John 21:15-17

          John E. Thiel, “For What May We Hope? Thoughts on the Eschatological Imagination”[10]

          When everyone had settled down after having breakfast, Jesus asked Peter three times whether Peter loved him.  Rather than continuing questioning Peter, Jesus then placed Peter in charge of his Church.  The point is that John is bringing in the Faithful by showing that serious mistakes do not prevent one from being Faithful, eventually.

 

          John 21:15-19

          United States Conference of Catholic Bishops, United States Catholic Catechism for Adults[11]

          Within the context of Jesus forgiving Peter for denying him, the Bishops write, “the Sacrament of Penance must be seen within the context of conversion from sin and a turn to God.”  Such a conversion has special meaning in a racist society.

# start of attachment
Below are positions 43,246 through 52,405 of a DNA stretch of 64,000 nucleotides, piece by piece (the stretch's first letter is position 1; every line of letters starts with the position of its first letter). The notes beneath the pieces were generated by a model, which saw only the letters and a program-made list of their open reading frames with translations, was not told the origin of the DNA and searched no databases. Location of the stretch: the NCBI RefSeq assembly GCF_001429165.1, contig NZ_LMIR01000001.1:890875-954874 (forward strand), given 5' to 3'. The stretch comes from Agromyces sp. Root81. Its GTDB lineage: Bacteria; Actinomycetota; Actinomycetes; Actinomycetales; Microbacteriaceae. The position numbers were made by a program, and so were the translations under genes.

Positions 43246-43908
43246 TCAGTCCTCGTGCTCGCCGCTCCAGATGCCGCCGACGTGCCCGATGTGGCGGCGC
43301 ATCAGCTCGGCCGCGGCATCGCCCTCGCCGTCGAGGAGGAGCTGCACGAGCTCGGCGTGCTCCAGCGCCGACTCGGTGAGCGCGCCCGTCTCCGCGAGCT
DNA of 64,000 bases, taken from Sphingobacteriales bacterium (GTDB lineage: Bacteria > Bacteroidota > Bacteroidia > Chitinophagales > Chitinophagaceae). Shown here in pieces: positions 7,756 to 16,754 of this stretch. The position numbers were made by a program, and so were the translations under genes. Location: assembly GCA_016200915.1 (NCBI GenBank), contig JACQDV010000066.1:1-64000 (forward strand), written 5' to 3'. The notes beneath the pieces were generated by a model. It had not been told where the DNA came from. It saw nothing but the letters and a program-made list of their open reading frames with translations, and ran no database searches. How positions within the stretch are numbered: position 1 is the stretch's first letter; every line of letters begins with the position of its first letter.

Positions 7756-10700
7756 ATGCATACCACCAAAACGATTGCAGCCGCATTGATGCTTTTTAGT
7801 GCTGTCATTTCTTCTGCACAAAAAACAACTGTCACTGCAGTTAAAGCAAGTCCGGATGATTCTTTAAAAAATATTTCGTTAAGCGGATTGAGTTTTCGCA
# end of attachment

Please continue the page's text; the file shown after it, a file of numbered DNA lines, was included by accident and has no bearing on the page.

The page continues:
For more on sources see the Appendix file. Personal Notes are on the web site at www.western-civilization.com/CBQ/Personal%20Notes.

 

 



[1] Theological Studies, Vol. 67, No. 2 (June 2006) 357.

 

[2] the Catholic Biblical Quarterly, Vol. 67, No. 1 (January 2005) 92.

 

[3] the Catholic Biblical Quarterly, Vol. 67, No. 2 (April 2005) 229.

 

[4] London: T & T Clark International: A Continuum imprint, 2003 30, 39.

 

[5] Washington, D.C.: United States Conference of Catholic Bishops, 2006 495.

 

[6] the Catholic Biblical Quarterly, Vol. 65, No 1 (January 2003) 4, 11. 15, 16.

 

[7] the Catholic Biblical Quarterly, Vol. 63, No. 4 (October 2001) 635.

 

[8] the Catholic Biblical Quarterly, Vol. 67, No. 2 (April 2005) 298, 300.

 

[9] Washington, D.C.: United States Conference of Catholic Bishops, 2006 112, 121.

 

[10] Theological Studies, 67, #3 (September 2006) 534.

 

[11] Washington, D.C.: United States Conference of Catholic Bishops, 2006 236.